1. This is a plaintiff's appeal arising out of a suit for partition of a ginning factory and press. The plaintiffs alleged that they were shareholders in this ginning factory and press to the extent of 5/72. They admitted that this partnership had been declared to be invalid inasmuch as it consisted of more than 20 members. Nevertheless they asked for the relief mentioned above.
2. The defendants, who were other members of this illegal association, pleaded inter alia that the suit was not maintainable because the partnership was illegal. The learned Subordinate Judge has dismissed the suit holding that this was a suit by one partner against the remaining partners in respect of illegal partnership transactions, and the plaintiffs could not seek any redress from a Court of justice.
3. The plaintiffs have come up in appeal, and on their behalf it is contended that there is no bar to the Court granting them a relief for the actual partition of the property, treating it as belonging to a number of co-owners (though more than 20 in number) and entirely ignoring the existence of any alleged partnership. The argument is that the Court should not recognize the existence of any such partnership, but it cannot at the same time ignore that the property which exists belongs to a number of co-owners, including the plaintiffs. This question of law has been the subject of decision in a recent case, Mewa Ram v. Ram Gopal : AIR1926All591 . Two learned Judges out of three held that a suit brought by some members of an illegal association for any relief was not maintainable and that the well-known rule that where all the parties were equally in fault the law favoured him who was actually in possession was applicable even to a claim for partition where the plaintiff claimed to be in joint possession with the defendants. This being the view of the majority in the case so recently decided, we cannot go behind that expression of opinion.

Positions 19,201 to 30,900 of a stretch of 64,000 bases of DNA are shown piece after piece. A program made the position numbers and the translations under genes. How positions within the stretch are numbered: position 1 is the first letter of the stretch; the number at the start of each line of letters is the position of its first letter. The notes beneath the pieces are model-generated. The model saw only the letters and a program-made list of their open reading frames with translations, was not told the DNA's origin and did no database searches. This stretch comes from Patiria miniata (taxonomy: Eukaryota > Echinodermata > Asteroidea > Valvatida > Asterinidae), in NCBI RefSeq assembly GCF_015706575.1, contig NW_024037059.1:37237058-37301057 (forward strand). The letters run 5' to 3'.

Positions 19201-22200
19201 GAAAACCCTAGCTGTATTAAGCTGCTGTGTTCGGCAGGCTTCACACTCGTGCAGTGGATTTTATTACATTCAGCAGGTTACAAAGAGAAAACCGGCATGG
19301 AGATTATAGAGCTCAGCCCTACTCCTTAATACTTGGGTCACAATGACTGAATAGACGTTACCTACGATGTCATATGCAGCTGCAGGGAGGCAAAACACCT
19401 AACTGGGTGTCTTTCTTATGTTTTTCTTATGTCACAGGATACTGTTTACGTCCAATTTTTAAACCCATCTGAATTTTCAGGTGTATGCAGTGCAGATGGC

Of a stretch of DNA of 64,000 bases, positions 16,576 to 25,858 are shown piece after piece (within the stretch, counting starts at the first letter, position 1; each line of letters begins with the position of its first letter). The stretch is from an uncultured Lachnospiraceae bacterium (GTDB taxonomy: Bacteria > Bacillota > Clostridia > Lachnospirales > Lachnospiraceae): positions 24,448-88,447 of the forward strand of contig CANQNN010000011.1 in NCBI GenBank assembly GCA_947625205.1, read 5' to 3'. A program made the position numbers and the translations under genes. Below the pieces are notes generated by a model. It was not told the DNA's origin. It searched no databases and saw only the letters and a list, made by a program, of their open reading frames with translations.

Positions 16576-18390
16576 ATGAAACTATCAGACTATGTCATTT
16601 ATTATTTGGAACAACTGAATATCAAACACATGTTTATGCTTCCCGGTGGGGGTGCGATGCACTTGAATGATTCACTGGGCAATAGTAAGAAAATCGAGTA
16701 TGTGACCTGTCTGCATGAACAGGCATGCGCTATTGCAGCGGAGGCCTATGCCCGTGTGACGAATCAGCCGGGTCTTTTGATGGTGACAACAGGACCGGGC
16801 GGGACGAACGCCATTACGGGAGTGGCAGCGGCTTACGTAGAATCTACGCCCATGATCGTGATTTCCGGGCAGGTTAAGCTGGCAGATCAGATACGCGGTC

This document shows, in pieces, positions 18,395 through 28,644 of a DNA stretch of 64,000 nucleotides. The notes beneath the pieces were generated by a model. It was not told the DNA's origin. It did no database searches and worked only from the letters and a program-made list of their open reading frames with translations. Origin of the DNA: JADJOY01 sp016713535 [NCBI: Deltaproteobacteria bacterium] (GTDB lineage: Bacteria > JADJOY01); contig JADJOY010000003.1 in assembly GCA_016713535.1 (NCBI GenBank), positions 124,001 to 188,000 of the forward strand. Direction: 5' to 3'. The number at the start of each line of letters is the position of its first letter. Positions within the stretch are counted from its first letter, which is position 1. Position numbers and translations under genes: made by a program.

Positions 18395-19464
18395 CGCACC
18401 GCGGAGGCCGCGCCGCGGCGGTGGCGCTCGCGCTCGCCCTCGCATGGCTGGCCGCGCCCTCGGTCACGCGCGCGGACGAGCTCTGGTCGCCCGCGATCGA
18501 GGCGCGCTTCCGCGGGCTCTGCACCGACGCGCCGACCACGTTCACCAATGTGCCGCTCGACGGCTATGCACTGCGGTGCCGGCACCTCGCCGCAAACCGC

4. The learned Counsel for the appellants has brought to our notice the case of Greenberg v. Cooperstein  Ch. 657 in which Tomlin, J., remarked that
he does not himself believe that the law is so powerless that when money is in the hands of persons who have received it for application for an illegal purpose, it cannot protect the contributors or enable them to recover it before it has been applied for this illegal purpose;
and, further, that the case of persons who have subscribed money for an illegal purpose, who come requiring the agents in whose hands it is and who were to apply it for that purpose and have not done so, to return it to them, was different from cases where an illegal association was seeking to recover money lent by it. The case may perhaps be distinguished on the assumption that there the money had not been applied for the illegal purpose and was in the hands of agents who had received it from the plaintiffs. However that may be, we are bound by the ruling of our own High Court mentioned above.
5. The result, therefore, is that this appeal is dismissed with costs.